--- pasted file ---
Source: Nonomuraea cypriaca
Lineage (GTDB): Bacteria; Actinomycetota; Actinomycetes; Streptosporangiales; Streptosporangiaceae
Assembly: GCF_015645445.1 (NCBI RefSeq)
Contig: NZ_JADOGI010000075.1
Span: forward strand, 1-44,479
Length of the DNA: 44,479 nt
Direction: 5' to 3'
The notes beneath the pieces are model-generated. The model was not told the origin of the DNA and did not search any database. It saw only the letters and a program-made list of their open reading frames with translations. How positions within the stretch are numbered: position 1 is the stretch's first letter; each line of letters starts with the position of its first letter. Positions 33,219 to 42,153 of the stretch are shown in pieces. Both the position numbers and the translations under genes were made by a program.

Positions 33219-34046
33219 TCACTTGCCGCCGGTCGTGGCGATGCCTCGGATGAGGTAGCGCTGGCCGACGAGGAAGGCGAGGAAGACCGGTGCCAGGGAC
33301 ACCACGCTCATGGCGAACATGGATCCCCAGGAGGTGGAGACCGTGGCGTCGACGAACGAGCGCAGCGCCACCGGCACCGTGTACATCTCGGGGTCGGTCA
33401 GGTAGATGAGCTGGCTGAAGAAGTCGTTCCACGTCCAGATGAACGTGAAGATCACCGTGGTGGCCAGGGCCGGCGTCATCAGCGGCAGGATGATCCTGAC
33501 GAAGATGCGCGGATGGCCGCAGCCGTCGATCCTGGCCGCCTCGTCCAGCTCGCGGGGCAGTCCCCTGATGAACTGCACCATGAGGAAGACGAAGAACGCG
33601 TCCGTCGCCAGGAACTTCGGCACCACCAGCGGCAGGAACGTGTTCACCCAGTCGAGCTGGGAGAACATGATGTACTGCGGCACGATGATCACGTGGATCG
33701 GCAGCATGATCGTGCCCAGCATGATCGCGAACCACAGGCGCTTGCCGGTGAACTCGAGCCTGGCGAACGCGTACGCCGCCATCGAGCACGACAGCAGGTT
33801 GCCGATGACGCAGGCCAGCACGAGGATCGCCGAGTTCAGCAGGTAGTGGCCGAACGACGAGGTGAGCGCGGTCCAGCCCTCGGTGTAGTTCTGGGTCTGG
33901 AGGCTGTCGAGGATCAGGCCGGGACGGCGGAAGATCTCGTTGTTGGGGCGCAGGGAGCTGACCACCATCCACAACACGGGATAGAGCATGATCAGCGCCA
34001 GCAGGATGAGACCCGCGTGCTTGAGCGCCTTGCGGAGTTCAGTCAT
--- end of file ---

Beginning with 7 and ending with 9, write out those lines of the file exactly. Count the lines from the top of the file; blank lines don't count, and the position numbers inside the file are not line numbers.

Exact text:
Direction: 5' to 3'
The notes beneath the pieces are model-generated. The model was not told the origin of the DNA and did not search any database. It saw only the letters and a program-made list of their open reading frames with translations. How positions within the stretch are numbered: position 1 is the stretch's first letter; each line of letters starts with the position of its first letter. Positions 33,219 to 42,153 of the stretch are shown in pieces. Both the position numbers and the translations under genes were made by a program.

Positions 33219-34046